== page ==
BALTIMORE — On Tuesday, Mayor Brandon Scott joined local officials, state officials, and the family of Joseph Graham Jr. to mark the one year anniversary of the gas explosion on Labyrinth Road.
The blast claimed the lives of two people, 20-year-old Joseph Graham Jr. and 61-year-old Lonnie Herriott. The explosion also injured seven other people.
Tuesday’s hour long memorial at Fallstaff Elementary School celebrated their memories and helped lift the families and communities that were impacted by the event. The memorial also paid tribute to first responders.
During the event Mayor Scott encourage mindfulness for the one year anniversary of the Labyrinth Road disaster.
“I want to invite everyone to dedicate a moment in your day to pause, reflect on the tremendous impact this tragedy has had on so many, hold a moment of silence, and continue to shower this community with the love that has gotten us this far,” Scott said.
WMAR 2 News revisited Labyrinth Road and spoke to a few neighbors.
Sitting on the front steps of her rowhome, Diane Pruitt reflected on the past year. Her home is directly across from explosion site.
“There are no real answers as to what happened,” said Pruitt. “Everyone disavows what happened. There’s the ‘We don’t know what happened. Maybe it was a building up of gas.’ No one is taking responsibility.”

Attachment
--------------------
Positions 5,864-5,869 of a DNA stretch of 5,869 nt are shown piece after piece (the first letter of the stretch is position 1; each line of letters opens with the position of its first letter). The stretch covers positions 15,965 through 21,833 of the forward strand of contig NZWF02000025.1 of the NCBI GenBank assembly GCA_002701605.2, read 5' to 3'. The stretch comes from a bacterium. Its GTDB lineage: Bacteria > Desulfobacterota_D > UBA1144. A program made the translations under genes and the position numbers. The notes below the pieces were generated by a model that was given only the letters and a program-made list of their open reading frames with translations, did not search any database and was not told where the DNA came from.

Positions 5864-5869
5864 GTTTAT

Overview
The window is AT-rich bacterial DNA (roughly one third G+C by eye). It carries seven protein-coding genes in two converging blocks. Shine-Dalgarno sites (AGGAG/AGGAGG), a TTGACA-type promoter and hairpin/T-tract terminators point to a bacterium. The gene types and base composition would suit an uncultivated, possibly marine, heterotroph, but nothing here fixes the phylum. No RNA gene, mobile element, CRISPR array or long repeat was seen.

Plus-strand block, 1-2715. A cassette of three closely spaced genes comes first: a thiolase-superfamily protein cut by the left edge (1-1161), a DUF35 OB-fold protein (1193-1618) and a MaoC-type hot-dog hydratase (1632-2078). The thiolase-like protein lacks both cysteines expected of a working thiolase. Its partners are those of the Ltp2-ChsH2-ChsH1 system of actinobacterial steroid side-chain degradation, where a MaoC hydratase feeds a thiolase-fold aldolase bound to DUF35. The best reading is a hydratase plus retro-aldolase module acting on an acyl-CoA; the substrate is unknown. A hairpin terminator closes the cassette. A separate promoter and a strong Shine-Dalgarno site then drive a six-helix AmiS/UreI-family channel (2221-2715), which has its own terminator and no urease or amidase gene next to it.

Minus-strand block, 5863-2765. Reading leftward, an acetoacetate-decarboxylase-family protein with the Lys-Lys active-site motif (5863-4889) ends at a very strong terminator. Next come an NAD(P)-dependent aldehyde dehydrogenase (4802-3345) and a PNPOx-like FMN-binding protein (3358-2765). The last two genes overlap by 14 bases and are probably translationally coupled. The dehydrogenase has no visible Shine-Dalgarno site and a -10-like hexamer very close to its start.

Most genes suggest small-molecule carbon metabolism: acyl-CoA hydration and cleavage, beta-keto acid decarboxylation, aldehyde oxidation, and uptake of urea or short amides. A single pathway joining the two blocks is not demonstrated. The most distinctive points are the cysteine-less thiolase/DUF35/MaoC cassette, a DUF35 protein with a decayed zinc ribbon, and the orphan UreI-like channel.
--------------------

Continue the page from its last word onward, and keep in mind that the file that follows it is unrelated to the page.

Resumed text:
As WMAR 2 News has reported, officials maintain it was a natural gas buildup that caused last years’ explosion.
Back in January Baltimore city fire department chief Miles Ford said when the stove is turned on, it triggered the blast along labyrinth Road.
“After months of investigating, it has been determined that the explosion was a result of a large natural gas buildup,” said Ford. “Based on the investigation and evidence, it appears as though a stove is turned on which provided the ignition source.”
A construction crew was apparently doing work in the basement at 4232 Leavines Rd. the day before, however officials never found the proper permits for the license contractors work.
“No one seems to want to take responsibility,” said Pruitt, “but here we are. It impacted so many people and many of us used our own money to rebuild. Some of us wonder why this was never declared a disaster zone.”
Pruitt told WMAR 2 News she was displaced from her home for eight months.
“There’s still some fear,” she said. “I know it’s probably not going to happen again but it’s still scary, even a year later.”
According to Baltimore’s Department of Housing and Community Development, more than 40 homes were impacted, and 13 families relocated.”